“Databases are critical assets for an information system, and therefore CISOs must implement the best strategy to protect them,” Ouchn said.
“To do so, we must draw a picture of the vulnerabilities they suffer from, and that is where Scuba comes into play. It ships with an average 1200 built-in testcases to check for vulnerabilities and configurations. It also overs the basics of the most common databases such as Oracle and Microsoft SQL Server,” Ouchn continued.
“A CISO should always instruct database admins to constantly assess the configuration of their databases. While Scuba cannot perform the exploitation of vulnerabilities, Metasploit is already in the Arsenal for that,” Ouchn says.
“To fill the gap, we also recommend using the OpenVAS (Open Source Vulnerability Scanner) with its several dedicated database plugins.” (See also oriented database Nessus plugins.)
Drozer – An Android Device’s Metasploit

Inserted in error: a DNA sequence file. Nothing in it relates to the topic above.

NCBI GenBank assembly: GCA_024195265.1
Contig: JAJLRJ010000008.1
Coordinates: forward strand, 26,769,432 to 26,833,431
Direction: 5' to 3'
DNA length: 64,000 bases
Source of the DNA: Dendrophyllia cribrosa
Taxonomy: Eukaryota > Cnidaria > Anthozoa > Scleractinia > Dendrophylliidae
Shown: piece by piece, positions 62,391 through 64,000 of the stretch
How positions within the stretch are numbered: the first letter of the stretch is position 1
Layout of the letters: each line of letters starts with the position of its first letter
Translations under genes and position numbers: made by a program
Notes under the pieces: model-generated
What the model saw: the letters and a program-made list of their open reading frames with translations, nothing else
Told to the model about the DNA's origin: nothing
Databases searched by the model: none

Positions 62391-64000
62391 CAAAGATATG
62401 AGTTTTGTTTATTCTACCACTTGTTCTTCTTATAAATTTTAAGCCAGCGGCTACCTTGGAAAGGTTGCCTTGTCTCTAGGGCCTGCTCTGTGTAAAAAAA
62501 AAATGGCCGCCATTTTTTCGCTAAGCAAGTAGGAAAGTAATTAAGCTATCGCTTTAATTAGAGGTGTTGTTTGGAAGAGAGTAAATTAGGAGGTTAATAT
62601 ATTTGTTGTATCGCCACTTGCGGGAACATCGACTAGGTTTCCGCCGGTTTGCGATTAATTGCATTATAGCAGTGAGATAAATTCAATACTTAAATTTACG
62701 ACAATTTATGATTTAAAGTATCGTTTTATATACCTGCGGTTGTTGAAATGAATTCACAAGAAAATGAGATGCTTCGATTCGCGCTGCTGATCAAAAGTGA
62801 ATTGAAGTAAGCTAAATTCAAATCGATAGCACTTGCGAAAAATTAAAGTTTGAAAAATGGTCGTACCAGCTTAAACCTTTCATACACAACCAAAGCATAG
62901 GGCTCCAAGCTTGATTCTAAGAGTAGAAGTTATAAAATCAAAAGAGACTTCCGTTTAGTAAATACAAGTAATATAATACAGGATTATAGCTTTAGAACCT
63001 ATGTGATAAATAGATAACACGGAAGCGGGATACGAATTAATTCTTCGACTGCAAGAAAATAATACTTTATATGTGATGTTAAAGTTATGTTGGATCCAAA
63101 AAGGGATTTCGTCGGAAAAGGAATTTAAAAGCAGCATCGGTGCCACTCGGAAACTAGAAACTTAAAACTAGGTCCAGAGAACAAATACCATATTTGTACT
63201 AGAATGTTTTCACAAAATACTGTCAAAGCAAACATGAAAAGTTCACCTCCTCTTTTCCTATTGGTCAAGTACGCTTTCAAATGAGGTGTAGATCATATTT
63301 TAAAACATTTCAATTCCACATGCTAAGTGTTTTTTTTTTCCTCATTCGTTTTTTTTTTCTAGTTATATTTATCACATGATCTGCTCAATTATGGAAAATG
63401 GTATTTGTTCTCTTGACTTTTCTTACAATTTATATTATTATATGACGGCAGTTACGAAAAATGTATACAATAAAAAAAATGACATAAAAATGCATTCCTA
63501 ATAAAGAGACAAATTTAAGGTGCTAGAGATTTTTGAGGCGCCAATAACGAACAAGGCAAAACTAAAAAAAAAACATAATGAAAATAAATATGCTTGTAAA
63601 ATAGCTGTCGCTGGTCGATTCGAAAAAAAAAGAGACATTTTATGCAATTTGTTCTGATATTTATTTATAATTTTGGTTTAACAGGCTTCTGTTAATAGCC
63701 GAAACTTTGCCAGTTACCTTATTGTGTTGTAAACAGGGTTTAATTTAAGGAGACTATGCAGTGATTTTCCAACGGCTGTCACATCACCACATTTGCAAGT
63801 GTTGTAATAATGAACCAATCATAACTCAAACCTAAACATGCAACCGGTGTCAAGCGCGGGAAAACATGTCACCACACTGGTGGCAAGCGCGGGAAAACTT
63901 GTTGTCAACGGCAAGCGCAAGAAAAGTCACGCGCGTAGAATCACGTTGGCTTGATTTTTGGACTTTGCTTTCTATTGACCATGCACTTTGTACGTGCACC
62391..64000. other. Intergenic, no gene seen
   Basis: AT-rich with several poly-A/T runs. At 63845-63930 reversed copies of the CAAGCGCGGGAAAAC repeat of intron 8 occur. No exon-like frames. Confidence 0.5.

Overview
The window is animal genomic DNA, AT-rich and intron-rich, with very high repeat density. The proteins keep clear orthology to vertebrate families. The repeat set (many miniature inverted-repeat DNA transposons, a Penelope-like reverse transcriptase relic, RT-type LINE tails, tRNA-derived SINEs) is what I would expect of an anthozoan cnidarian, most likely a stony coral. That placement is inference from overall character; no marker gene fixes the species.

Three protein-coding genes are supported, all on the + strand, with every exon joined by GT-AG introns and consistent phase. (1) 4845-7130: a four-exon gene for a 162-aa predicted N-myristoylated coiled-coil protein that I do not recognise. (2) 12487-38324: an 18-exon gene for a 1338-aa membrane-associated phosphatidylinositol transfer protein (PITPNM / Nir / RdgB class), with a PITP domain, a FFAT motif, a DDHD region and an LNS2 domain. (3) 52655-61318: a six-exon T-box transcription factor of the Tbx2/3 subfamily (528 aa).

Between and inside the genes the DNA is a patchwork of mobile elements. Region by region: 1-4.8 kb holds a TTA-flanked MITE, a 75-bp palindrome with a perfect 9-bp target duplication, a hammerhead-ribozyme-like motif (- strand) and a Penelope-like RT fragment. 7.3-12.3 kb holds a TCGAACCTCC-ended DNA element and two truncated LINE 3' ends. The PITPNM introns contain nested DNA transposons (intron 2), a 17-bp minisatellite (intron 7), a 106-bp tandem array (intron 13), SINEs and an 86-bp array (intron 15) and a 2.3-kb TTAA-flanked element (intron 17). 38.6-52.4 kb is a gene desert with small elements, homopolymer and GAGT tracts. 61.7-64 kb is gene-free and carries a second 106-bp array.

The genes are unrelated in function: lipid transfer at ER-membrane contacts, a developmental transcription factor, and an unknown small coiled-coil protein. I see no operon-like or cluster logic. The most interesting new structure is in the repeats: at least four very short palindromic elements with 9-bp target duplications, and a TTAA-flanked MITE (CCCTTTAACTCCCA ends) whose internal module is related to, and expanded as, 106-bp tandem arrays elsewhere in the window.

“In the last decade, mobile phones have become a thorn in the side for security managers, and their security should not escape the attention of the CISO,” Ouchn said.
“Drozer is the perfect tool to demonstrate how an Android application poorly developed or subject to compromise could become a Trojan in an enterprise network environment and ruin the whole security in depth strategy.”
“Drozer can perform an Android systems security assessment prior to a massive deployment within a company, and a wise CISO can indeed ensure that the devices comply with the security policy by checking the installed packages, the services in use, the possible vulnerabilities identified, and the opportunities to exploit them,” Ouchn continued.